Very soon, Kiswahili will be the second official language of the East African Community (EAC) and the Great Lakes Region after the regional parliament passed a resolution to make it a reality, according to The Citizen.
The East African Legislative Assembly (EALA) last week passed a bill that permits Swahili to be integrated into all meetings, correspondences and discussions happening in the region.
It has been my long desire, dream and ambition to promote Kiswahili as one of the official languages of the EAC, Ms. ShyRose Bhanji, a member of the EALA from Tanzania, told The Citizen.
The Tanzanian legislature had tabled a motion in the house last week seeking to amend the treaty that established the East African Community with the aim of making Swahili one of the official languages of the EAC after English.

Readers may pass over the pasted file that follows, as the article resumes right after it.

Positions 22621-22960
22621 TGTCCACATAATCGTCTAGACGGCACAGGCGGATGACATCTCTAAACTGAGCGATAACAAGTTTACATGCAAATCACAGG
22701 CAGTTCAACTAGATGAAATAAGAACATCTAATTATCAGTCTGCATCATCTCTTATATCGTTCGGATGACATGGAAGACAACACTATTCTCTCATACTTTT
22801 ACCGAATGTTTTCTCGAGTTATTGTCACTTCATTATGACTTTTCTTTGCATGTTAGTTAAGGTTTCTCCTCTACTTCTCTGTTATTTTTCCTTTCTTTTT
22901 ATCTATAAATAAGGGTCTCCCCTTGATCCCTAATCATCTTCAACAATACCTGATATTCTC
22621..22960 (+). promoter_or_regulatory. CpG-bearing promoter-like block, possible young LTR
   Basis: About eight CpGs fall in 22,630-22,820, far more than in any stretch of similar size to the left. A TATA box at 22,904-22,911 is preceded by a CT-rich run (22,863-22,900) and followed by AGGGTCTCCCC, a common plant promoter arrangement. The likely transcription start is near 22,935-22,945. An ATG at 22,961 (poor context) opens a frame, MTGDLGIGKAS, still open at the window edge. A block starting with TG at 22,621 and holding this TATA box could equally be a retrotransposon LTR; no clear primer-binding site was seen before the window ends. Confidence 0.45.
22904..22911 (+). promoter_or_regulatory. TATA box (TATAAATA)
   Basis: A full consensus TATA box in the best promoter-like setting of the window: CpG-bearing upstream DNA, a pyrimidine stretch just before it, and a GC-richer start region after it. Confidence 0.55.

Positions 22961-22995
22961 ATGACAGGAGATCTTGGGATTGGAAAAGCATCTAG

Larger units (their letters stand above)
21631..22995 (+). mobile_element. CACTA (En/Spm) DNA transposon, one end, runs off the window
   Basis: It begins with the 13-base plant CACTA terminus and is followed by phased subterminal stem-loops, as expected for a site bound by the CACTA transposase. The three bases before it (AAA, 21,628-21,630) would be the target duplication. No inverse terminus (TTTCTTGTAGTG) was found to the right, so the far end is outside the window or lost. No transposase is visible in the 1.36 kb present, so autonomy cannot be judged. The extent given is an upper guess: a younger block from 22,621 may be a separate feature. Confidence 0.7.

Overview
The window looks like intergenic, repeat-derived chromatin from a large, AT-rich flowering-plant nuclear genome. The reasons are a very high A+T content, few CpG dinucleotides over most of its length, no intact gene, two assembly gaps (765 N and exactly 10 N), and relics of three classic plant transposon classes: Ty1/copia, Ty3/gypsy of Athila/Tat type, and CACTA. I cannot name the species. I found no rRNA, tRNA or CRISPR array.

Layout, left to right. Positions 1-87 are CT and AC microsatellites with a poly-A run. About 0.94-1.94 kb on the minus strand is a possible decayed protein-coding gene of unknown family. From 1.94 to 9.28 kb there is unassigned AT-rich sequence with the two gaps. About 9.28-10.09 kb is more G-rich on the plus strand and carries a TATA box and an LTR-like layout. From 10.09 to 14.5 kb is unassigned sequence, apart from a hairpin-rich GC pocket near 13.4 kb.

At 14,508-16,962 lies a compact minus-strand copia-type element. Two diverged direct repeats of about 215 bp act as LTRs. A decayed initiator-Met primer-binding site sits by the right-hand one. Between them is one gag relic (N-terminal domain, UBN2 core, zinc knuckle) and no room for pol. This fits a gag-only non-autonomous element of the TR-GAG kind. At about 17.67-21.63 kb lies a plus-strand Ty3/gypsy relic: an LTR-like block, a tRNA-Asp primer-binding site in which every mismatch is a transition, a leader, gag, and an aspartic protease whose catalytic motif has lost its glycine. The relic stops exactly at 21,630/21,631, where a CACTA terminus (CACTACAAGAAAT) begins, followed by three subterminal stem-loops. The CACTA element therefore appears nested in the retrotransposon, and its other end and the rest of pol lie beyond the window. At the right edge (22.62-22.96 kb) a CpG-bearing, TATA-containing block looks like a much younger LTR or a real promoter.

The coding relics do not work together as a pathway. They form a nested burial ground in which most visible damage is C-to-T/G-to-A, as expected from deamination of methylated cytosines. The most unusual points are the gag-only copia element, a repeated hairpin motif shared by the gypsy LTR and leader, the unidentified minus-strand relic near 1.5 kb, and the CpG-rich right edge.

The EALA members unanimously upheld the motion arguing that the adoption of Swahili as an official language will facilitate communication among the people of the region.
They said the elevation of the Kiswahili language was long overdue.
Embracing Kiswahili language is also bound to increase the participation of the people of EA in the affairs of the community as well as promote African culture, another Tanzanian legislature, Mr. Zein Abubakar, in the EALA said.
East Africa’s Lingua Franca
Kiswahili, which is the first language of the Swahili people, has already been adopted in schools within the EAC with the hope of encouraging educational inventions and to impart confidence in students.
It has also been the official language of the African Union (AU) since 2004.
Although Kiswahili was initially associated with the slave trade since buyers from Arabian Peninsula and Persian Gulf used it to facilitate their trade in the hinterland of east Africa, it is now considered the lingua franca of the region.
Basically, the Swahili language is of Bantu origin and has borrowed words from other local dialects like Arabic. The word “Swahili” was first coined by Arab visitors to the East African coast to mean “the coast”.
Currently, Swahili is the national language in Tanzania, Kenya and Madagascar. It is also common in other African countries like Rwanda, Democratic Republic of Congo, Uganda, Burundi, Ethiopia and South Sudan.